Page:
Indirect approach – Najam Sethi

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Maulana Fazlur Rahman has been described by pundits as “a wily old fox” and an “experienced and astute political player” who rarely makes a false move. Yet the same pundits are scratching their heads trying to fathom the strategy behind the Maulana’s long march to Islamabad, solo, without the support of the mainstream PMLN and PPP to demand the resignation of Prime Minister Imran Khan. It is pointed out that such “mob” tactics are bound to fail, as they did during Imran Khan’s 126 day long “dharna” against Nawaz Sharif in 2014.

But that’s not the only question agitating analysts. Why, it’s asked, was the Maulana adamant on launching his march in November without any wind in his tail – there’s no mass agitation in the country despite the economic hardships and political anguish caused by NAB – when he was repeatedly requested by his erstwhile partners to postpone it by a couple of months. It’s also a mystery why the Maulana is tight lipped about how he means to achieve his maximalist demands.

The threat by the Maulana to use any one of several “religious” cards has also upset many “modern” or “liberal” minded folk and stopped them from supporting his dharna. “Democracy is a cover”, they say, “because his movement has largely been built around religious issues”, never mind that the PTI, PPP and PMLN and their leaders have rarely shied away from succumbing to the same expediencies when it suited them.

The most perplexing factor relates to the Maulana’s historical relationship with the ubiquitous Miltablishment. The Maulana has rarely, if ever, stood on its wrong side. Indeed, he was cozily embedded with the Musharraf regime for many years as a part of the Muttahida Majlis-e-Amal government that ruled Khyber-Pakhtunkhwa for five years. In fact, he seemed to forever serve as Chairman of the National Assembly’s Parliamentary Committee on Kashmir with the approval of the Miltablishment. And yet, here he is today, brazenly accusing the Miltablishment of having rigged the 2018 elections to hoist Imran Khan as prime minister, of abandoning the jihadi case of Kashmir and demanding that the Election Commission of Pakistan ban the entry of soldiers into polling stations and election booths on election day. This is such a radical demand – the Miltablishment will surely see it as an outrageous affront – that the mainstream parties have shied away from making it.

When concrete information is hard to come by as an explanatory factor, conspiracy theories are bound to take root. According to one, flogged by the government and Miltablishment, the Maulana is funded and guided by India because only India can stand to gain by the chaos and conflict that threaten to destabilize Pakistan. But this is laughable. The Maulana has been thundering against India, Israel and the lukewarm response of the Pakistani Miltablishment against India’s annexation of Kashmir.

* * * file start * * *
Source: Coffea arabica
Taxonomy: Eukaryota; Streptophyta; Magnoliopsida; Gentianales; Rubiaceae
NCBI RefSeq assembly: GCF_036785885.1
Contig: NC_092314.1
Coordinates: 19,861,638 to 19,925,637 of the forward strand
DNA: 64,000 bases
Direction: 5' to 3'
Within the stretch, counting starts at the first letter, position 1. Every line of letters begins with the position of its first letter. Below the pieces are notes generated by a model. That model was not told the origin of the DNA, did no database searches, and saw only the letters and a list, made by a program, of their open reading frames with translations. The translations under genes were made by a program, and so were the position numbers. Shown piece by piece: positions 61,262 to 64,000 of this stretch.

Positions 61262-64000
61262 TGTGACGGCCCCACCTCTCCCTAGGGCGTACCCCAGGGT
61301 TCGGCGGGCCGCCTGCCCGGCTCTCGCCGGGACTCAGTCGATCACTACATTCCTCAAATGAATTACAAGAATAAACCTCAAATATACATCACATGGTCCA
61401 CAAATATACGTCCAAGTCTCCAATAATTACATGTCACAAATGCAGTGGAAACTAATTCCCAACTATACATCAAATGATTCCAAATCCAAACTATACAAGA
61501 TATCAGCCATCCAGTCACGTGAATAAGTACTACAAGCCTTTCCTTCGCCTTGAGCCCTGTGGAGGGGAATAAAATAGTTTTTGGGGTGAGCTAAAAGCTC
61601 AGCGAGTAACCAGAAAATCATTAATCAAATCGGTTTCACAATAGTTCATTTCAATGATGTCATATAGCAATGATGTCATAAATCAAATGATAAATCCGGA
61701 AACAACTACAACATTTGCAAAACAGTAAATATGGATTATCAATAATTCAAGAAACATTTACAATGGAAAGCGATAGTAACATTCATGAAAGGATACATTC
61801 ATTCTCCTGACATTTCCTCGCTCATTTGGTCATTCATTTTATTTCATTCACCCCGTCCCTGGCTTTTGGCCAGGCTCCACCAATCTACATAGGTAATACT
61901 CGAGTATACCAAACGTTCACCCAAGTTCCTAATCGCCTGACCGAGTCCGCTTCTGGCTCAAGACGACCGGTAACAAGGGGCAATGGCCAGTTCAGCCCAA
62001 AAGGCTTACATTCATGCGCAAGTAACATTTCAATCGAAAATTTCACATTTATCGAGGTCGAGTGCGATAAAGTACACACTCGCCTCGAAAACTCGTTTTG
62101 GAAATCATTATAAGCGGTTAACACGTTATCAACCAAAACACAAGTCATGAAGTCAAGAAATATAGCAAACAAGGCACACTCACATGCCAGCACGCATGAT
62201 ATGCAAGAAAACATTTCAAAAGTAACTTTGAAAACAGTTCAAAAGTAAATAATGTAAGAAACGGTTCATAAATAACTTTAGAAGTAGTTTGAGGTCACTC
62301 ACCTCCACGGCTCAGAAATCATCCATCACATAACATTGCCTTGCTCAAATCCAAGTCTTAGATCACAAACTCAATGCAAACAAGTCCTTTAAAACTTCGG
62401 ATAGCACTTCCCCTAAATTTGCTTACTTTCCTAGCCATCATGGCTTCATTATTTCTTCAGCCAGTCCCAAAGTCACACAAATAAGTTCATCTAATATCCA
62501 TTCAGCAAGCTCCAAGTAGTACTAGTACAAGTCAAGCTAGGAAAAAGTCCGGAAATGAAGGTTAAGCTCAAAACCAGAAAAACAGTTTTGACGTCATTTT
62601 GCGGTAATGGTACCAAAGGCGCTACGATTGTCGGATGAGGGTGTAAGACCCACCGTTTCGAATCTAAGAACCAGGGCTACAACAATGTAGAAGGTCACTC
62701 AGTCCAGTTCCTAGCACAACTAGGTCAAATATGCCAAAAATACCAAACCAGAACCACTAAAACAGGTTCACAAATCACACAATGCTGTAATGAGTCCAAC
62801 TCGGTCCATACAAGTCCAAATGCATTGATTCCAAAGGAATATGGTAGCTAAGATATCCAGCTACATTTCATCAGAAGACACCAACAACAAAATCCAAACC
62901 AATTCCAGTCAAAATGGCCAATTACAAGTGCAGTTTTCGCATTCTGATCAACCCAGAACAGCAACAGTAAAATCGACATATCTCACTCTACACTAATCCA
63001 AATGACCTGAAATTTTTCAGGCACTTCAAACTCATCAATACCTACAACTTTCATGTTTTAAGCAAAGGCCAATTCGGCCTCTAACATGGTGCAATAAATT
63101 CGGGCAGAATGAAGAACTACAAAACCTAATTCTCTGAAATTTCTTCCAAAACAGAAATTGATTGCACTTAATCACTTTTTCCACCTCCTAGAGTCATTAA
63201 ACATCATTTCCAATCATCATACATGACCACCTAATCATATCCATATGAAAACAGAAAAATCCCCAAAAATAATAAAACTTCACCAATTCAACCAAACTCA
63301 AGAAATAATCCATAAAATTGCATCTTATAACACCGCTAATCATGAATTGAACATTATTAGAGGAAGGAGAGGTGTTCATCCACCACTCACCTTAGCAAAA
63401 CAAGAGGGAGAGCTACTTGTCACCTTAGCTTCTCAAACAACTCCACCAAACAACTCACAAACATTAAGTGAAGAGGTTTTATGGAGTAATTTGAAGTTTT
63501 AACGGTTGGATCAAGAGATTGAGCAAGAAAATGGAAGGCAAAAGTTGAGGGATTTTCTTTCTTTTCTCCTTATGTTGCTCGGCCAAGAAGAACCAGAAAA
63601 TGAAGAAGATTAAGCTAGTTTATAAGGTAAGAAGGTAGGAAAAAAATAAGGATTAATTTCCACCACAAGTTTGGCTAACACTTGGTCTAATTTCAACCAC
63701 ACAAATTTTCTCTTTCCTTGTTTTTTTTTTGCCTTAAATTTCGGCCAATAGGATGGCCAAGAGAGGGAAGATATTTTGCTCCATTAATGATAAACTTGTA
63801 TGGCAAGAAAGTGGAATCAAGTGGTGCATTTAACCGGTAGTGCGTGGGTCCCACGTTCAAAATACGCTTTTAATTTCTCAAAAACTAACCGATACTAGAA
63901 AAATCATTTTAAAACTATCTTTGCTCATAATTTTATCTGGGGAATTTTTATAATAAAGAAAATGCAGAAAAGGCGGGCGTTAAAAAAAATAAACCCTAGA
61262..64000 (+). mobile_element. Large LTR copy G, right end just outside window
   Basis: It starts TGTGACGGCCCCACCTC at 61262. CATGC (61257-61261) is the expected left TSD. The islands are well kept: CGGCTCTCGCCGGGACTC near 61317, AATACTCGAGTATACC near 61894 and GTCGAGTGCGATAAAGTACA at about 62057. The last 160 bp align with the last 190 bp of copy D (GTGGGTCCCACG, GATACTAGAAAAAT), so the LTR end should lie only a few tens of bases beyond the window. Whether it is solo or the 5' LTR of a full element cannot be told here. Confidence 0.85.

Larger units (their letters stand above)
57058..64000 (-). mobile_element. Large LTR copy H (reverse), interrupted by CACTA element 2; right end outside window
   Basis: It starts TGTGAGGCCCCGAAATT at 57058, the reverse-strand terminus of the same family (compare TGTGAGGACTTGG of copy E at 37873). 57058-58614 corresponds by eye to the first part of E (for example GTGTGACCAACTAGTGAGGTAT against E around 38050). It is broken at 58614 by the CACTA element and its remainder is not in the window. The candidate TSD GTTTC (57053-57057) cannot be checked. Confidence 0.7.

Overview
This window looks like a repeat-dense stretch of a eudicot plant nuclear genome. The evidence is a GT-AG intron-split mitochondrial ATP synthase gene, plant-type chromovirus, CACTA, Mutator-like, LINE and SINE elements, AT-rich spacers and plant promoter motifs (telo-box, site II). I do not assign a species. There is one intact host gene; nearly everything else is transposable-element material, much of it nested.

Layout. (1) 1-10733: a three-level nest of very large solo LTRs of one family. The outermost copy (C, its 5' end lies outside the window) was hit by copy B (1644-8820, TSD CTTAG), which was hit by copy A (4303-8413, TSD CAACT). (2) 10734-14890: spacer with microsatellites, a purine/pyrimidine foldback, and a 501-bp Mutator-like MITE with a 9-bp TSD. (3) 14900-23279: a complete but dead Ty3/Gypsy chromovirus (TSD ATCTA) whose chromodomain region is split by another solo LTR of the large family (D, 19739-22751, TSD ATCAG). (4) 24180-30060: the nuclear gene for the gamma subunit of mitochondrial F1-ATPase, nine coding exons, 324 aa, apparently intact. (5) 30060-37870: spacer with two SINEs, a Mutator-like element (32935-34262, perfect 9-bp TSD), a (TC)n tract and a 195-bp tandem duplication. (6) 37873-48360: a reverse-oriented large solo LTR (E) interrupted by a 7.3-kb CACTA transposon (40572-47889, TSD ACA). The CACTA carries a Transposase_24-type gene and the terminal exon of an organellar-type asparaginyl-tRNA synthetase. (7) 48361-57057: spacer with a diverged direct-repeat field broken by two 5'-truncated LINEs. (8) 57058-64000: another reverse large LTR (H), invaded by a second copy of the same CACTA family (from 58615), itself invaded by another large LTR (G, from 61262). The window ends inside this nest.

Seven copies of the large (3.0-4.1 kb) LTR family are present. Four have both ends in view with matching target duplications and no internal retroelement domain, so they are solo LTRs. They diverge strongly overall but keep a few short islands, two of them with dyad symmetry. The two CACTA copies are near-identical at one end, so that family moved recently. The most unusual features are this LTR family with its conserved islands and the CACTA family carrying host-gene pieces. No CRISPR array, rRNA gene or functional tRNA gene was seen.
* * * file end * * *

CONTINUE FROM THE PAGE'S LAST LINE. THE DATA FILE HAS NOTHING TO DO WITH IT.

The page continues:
Another conspiracy theory claims that elements of the Miltablishment who are unhappy at the extent of naked support given to Imran Khan, which has discredited the organs of the state in the eyes of the people, are egging on the Maulana to “attack the headquarters” for failing to remain politically neutral. This seems like a throwback to Chairman’s Mao Cultural Revolution in the 1960s when the Great Helmsman urged the rank and file of the Chinese Communist Party to attack its leaders in government for revisionism that amounted to a betrayal of the purity of the Chinese Revolution.

Although the Miltablishment is a sealed book in so far as internal dissent is concerned, conspiracy theorists have been clutching at some signs to argue their case. How come the Maulana has been progressively upping his critique of the Miltablishment’s “unholy alliance” with Imran Khan, something that the mainstream parties most adversely affected have consciously refrained from doing explicitly? How come the Maulana was “summoned” to a talking-to at headquarters and ordered to get off his high horse, or else? How come, indeed, the Maulana gave as good as he got and returned without a ruffle in his turban?

The answers, claim such conspiracy theorists, lie in the timing of the Maulana’s long march. It arrives on the eve of a decision by the government end-November that will either lead to continuity or change in the leadership of the Miltablishment and thereby set the parameters of the political dispensation for the foreseeable future. Statements by the government and allied vested interests insist that the decision for continuity has been signed and sealed. But there is no sign of any formal notification of it.

This conspiracy theory would confirm Maulana Fazal ur Rahman as a veritable practitioner of Liddelharts’ Indirect Approach. Instead of going directly for Imran Khan, he thinks it is a better idea to shake up the Miltablishment pillar on which Imran stands. Shorn of its blind support, he will be easy to fell in the second round. In fact, change or continuity, the Maulana’s various charges against the Miltablishment during the dharna are laying the groundwork for Imran Khan’s isolation and ouster sooner than later.

Tags: Editorial